The UK’s effort to alleviate IoT security issues reduces the associated hardware risks. Hardware-based attacks involve the perpetrator gaining some form of physical access to the organization. IoTs provide such access – and make it more attainable.
In late 2021, the British government introduced the Product Security and Telecommunications Infrastructure Bill (Product Security and Telecommunications Infrastructure Act 2022). The legislation attempts to improve the security of Internet of Things (IoT) devices and other connected devices. There are around 30 billion IoTs and smart devices in use globally, with the number only growing. However, there are major IoT security vulnerabilities, represented by the 100% increase in IoT breaches in just the first half of 2021. To change this, the bill seeks to apply security requirements on all manufacturers, importers and distributors.
IoT in 1, 2, 3
Within 12 months, all manufacturers, importers and distributors of IoTs and smart devices are required to meet the following cybersecurity standards:
|Ban on universal default passwords||Manufactures can no longer use universal, default passwords such as “password”, “admin” or “user”. These passwords are easy to guess and ger exploited by bad actors who take over the device. “Basic cyber hygiene, such as changing default passwords, can go a long way to improving the security for these types of devices”, says Rodolphe Harand, managing director at YesWeHack.|
|Simplified vulnerability reporting||Manufactures are to provide a public point of contact for vulnerability reporting. Doing so will make vulnerability reporting easier for researchers, who often discover security flaws. The efficiency of vulnerability reporting is key to ensuring that the bug gets patched before getting exploited by bad actors. Currently, only 1 in 5 manufactures maintain systems for disclosing security vulnerabilities.|
|Transparency into security updates||Customers must be informed, at the point of sale, about the length of time their device(s) will receive security updates. Research by University College London found that out of 270 products tested, none displayed this information at point of sale or in any accompanying paperwork. As a result, buyers were unaware of when their devices lacked the most recent security features.|
Failure to comply will result in a fine of up to £10 million or 4% of the organization’s global turnover. In the case of ongoing incidents, companies will get fined up to £20,000 per day.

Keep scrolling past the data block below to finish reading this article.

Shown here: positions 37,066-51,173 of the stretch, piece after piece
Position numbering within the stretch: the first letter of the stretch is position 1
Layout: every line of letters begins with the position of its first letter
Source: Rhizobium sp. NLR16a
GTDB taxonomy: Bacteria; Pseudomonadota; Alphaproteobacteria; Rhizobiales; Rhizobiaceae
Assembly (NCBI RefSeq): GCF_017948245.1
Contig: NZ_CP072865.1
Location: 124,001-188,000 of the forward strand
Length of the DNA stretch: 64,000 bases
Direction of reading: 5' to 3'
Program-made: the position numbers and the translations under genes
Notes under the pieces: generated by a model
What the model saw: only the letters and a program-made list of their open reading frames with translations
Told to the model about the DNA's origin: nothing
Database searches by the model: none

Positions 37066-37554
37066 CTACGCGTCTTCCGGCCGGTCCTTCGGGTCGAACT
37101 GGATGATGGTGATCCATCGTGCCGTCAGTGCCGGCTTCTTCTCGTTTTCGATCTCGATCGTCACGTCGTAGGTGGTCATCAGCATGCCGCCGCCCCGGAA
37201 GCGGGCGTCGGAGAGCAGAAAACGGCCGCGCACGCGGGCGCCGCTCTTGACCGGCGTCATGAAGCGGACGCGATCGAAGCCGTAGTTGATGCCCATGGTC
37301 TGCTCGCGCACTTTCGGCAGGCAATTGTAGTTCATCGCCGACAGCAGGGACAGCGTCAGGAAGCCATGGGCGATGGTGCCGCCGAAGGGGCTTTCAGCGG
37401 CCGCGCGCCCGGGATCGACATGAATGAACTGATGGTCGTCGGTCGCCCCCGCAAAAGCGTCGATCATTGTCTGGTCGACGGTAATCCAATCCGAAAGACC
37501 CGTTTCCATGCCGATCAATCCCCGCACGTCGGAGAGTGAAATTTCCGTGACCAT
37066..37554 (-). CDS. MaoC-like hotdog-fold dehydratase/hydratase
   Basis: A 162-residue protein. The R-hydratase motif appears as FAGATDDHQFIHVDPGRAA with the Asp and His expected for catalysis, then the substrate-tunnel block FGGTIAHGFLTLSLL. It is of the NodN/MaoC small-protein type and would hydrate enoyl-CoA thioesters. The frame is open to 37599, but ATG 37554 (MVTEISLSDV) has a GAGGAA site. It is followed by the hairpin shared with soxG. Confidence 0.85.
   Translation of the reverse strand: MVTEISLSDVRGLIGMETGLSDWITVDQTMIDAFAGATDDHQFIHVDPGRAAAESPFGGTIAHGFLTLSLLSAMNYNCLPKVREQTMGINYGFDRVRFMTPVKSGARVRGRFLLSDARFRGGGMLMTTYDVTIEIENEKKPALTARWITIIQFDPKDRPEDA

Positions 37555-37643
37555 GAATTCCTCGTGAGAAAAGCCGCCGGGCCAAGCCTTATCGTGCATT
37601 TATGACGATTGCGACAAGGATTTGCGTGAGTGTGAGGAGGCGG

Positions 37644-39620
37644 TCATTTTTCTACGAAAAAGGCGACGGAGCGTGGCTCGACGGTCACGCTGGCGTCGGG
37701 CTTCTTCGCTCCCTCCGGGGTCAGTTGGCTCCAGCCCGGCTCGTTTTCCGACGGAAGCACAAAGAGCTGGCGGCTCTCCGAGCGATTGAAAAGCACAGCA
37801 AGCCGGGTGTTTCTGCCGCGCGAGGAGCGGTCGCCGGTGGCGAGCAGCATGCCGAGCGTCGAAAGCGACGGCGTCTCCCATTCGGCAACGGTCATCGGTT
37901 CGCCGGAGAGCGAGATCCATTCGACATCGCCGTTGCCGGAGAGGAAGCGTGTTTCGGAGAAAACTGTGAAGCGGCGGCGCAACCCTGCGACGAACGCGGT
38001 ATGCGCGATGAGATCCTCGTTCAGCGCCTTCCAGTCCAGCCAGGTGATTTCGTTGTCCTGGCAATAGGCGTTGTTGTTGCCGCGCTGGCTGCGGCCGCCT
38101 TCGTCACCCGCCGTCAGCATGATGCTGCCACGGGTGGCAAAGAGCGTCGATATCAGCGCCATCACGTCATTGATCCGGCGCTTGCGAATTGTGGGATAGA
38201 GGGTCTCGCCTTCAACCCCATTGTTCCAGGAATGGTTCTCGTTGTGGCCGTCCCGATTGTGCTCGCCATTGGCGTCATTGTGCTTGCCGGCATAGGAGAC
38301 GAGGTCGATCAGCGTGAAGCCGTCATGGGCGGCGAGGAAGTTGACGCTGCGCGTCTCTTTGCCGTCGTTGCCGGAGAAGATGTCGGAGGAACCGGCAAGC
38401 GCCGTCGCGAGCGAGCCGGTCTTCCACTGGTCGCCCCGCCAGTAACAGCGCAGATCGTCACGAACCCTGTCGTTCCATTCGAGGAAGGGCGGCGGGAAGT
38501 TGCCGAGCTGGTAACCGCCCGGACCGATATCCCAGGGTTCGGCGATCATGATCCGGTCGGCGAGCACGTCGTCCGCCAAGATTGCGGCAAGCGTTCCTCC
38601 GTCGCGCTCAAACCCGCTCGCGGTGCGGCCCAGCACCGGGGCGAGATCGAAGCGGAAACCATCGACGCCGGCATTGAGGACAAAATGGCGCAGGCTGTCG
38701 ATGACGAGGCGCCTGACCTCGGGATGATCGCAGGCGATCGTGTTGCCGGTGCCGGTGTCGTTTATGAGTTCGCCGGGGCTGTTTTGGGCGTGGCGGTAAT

The protection you need
IoTs expand the attack surface, as each device acts as an entry point to the organization. The connectedness of smart devices means they enable deeper network infiltration through lateral movement. And with a lack of sufficient protection, IoTs are often used for such purposes as attackers compromise devices with the lowest security standards when attempting to breach their target. Unsuspecting devices, such as smart printers and smart coffee machines, also provide network access. Despite such devices often receiving even less protection than more critical IoTs as they do not get deemed a security risk.
The mobility of many IoTs increases their accessibility as they get used in unsecure environments. Remote usage also broadens the attack surface beyond traditional boundaries. Bad actors can gain physical access to IoTs more easily in public settings than in secured workplaces. Physical layer security restrictions imposed by most organizations make it challenging (although not impossible) for malicious actors to walk into the office building and attach a Rogue Device to an IoT. Public spaces, however, have nearly no access controls. And, through simple social engineering techniques, cybercriminals can have employees unwittingly attach a Rogue Device to their IoT.
The shift to teleworking means smart home devices also pose a risk to the organization, contributing to the growing attack surface. Employees working from home almost always connect their work device(s) to the same network as their smart devices. Allowing the latter to get used to compromise the former. And, with there being an average of 9 smart devices in every home in the UK, attackers have plenty of opportunities to exploit smart home devices with hardware attack tools. In fact, research by Which? found that smart home devices got targeted more than 12,000 times in just one week.
Consumers are unaware IoT Security Issues
However, consumers are unaware of IoT risks and assume that the device is safe, with many turning to cheaper options in a bid to save money. Doing so, however, only exacerbates the risk as the inexpensive devices are even less secure. Julia Lopez, UK Minister for Media, Data and Digital Infrastructure, highlights the problem, saying, “most of us assume if a product is for sale, it’s safe and secure. Yet many are not”.
Ultimately, while the UK’s Product Security and Telecommunications Infrastructure Bill won’t eradicate all risks associated with IoT and smart devices, it definitely serves to minimize them and addresses the importance of prioritizing IoT security. In doing so, the legislation also reduces hardware-based risks that threaten IoTs and smart devices.
IoTs and smart devices are not going anywhere. So it is paramount that both the public and private sectors continuously work to improve the security of such devices. Legislation can only do so much, and cybersecurity will always require a holistic approach. Risk awareness is of vital importance, as is the implementation of various security solutions to provide extra layers of protection.